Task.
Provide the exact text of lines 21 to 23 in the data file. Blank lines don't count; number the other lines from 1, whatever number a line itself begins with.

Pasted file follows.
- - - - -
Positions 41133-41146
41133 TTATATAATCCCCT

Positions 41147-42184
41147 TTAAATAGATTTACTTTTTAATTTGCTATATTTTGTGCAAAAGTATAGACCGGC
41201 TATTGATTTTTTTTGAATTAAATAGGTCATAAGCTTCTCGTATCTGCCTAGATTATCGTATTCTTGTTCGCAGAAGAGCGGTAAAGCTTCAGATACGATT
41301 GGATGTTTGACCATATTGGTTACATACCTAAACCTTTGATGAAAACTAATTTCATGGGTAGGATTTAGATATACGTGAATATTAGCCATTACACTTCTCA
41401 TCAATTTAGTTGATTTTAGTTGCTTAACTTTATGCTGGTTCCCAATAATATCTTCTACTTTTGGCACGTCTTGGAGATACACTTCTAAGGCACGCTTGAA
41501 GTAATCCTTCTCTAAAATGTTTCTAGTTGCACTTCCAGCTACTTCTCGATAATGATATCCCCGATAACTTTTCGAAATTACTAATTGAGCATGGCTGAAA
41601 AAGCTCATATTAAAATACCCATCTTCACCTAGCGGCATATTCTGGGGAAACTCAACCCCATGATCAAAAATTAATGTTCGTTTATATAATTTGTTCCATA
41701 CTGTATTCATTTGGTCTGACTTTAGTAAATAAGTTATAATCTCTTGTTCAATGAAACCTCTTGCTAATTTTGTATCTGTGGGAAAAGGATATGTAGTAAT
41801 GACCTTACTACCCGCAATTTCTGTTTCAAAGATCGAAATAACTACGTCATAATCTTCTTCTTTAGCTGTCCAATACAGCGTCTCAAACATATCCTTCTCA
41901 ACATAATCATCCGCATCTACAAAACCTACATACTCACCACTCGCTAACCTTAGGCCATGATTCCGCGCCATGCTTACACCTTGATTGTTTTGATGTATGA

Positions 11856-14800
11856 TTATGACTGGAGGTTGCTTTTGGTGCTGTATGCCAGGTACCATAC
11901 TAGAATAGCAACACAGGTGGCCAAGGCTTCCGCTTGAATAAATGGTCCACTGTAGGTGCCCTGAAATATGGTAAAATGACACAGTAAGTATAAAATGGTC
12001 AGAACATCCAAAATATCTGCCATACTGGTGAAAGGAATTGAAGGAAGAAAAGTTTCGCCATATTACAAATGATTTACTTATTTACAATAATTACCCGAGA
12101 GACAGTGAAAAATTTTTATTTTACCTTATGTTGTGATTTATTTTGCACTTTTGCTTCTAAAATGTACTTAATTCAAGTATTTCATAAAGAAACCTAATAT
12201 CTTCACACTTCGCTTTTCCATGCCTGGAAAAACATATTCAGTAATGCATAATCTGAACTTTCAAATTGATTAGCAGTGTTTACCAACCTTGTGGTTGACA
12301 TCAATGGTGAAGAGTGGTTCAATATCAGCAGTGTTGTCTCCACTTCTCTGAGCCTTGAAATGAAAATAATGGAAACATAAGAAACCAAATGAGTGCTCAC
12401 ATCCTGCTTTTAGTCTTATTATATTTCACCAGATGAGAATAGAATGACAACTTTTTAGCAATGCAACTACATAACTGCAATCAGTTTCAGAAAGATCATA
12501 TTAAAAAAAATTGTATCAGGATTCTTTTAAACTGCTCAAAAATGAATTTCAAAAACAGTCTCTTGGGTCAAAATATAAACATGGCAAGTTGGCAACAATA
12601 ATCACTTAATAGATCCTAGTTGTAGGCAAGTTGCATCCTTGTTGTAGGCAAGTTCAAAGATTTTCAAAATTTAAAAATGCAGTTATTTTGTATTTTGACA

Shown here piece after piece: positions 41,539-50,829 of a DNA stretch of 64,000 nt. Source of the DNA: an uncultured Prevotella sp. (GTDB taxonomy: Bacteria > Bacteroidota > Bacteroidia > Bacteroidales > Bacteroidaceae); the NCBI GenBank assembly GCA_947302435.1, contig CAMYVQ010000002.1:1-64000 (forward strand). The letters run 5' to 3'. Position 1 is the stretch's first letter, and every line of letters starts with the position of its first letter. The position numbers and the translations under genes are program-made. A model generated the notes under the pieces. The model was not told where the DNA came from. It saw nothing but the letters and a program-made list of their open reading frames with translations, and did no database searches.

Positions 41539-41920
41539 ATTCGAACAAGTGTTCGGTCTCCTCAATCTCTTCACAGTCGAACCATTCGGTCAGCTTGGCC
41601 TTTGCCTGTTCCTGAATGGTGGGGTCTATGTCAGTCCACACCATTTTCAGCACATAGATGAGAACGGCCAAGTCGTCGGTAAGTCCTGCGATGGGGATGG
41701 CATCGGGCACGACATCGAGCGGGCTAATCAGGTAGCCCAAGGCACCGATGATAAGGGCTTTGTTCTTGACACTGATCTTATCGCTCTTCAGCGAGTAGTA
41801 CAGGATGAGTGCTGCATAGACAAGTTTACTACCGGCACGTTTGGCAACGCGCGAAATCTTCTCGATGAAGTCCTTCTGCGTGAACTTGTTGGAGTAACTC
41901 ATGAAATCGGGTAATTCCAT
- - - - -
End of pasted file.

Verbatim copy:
12501 TTAAAAAAAATTGTATCAGGATTCTTTTAAACTGCTCAAAAATGAATTTCAAAAACAGTCTCTTGGGTCAAAATATAAACATGGCAAGTTGGCAACAATA
12601 ATCACTTAATAGATCCTAGTTGTAGGCAAGTTGCATCCTTGTTGTAGGCAAGTTCAAAGATTTTCAAAATTTAAAAATGCAGTTATTTTGTATTTTGACA

Shown here piece after piece: positions 41,539-50,829 of a DNA stretch of 64,000 nt. Source of the DNA: an uncultured Prevotella sp. (GTDB taxonomy: Bacteria > Bacteroidota > Bacteroidia > Bacteroidales > Bacteroidaceae); the NCBI GenBank assembly GCA_947302435.1, contig CAMYVQ010000002.1:1-64000 (forward strand). The letters run 5' to 3'. Position 1 is the stretch's first letter, and every line of letters starts with the position of its first letter. The position numbers and the translations under genes are program-made. A model generated the notes under the pieces. The model was not told where the DNA came from. It saw nothing but the letters and a program-made list of their open reading frames with translations, and did no database searches.